“Are they following us?” Will asked. “Do they know we’re here?”

“I doubt it,” Pendrake said. “If they did, it’s unlikely they’d announce themselves like this with lights. My guess is they’re on the way back to their mountain lair from a raid somewhere in the foothills.”

“They are not afraid to use torches because they roam these lands unchallenged,” said Moth. “For too long they have had to fear nothing and no one.”

Morrigan flapped off for a closer look, and vanished swiftly into the dark. The others all watched for a while as the lights moved slowly along the lake and then climbed the hills along the northern shore, where they grew less distinct, until finally they winked out completely. Not long after, Morrigan returned, bringing confirmation that the torch-bearers were indeed mordog, although there were other Nightbane with them.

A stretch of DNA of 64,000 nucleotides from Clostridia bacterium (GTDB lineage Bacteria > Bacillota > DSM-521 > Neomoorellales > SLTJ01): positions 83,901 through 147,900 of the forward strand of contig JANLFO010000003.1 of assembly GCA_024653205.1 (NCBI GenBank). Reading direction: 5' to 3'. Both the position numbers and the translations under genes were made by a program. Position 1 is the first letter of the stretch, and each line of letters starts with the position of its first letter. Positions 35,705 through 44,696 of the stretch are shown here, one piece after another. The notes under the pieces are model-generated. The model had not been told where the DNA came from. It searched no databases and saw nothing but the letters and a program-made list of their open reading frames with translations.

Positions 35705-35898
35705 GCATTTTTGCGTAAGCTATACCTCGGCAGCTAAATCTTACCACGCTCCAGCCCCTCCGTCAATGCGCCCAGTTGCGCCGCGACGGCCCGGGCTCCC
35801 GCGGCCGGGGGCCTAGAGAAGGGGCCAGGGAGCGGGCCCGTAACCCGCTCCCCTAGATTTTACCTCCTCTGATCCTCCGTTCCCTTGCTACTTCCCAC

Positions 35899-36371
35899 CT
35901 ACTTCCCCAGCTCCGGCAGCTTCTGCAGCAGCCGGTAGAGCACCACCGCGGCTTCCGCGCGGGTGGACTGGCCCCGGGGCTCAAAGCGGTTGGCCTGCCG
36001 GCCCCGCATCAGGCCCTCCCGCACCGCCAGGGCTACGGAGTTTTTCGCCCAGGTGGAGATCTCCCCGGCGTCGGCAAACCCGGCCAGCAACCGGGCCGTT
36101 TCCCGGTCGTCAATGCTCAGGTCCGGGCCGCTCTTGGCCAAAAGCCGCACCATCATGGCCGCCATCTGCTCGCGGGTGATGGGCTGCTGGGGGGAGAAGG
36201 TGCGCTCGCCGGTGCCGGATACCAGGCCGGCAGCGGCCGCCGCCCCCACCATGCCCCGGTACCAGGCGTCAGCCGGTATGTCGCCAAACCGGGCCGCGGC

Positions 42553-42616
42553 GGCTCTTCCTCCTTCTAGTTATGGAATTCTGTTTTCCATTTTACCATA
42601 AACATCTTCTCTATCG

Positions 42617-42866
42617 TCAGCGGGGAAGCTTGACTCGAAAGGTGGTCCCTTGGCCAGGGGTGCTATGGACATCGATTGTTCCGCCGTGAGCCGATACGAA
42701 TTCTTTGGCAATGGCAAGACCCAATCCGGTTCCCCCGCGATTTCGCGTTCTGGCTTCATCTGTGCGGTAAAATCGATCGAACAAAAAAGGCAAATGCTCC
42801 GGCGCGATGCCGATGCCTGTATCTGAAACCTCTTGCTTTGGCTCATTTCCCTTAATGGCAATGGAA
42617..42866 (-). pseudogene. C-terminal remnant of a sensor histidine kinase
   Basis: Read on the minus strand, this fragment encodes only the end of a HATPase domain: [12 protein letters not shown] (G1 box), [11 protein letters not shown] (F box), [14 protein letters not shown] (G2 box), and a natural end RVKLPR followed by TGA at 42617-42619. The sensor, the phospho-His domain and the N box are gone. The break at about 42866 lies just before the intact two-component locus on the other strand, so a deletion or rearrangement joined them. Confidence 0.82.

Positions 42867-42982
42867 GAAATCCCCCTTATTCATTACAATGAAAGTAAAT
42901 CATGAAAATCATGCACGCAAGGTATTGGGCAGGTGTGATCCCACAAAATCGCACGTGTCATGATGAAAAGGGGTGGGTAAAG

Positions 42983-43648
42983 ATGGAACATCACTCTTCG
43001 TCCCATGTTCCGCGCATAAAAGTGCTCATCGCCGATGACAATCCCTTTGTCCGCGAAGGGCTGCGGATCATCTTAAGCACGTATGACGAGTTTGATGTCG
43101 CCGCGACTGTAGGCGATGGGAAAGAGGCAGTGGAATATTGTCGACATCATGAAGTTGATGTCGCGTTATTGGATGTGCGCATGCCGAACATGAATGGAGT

“Creech, by the sound of it,” said Moth when he’d listened to all of Morrigan’s tale. “That is worrisome. These creatures seldom join forces, unless compelled by something they fear even more than they hate each other.”   

“Should we look for better concealment?” Finn asked.

“I think we should stay here,” Pendrake said, “and keep watch through the night. The wind is in our favour for the moment, and we can count on Shade’s ears and Morrigan’s eyes.”

Shade lifted his muzzle to the wind, sniffed, and then sprang to his feet.

“There is a garm-wolf with them,” he growled, his voice so cold and threatening it made Will shiver. “Or more than one.”

“That’s what Hodge and Flitch said killed their brother,” Will said.

“I have met such beasts before,” said Moth. “They are large and very powerful. They fear nothing.”

“We should return to Skald,” said Finn bitterly. “They’ll soon know we’re here, if they don’t already.”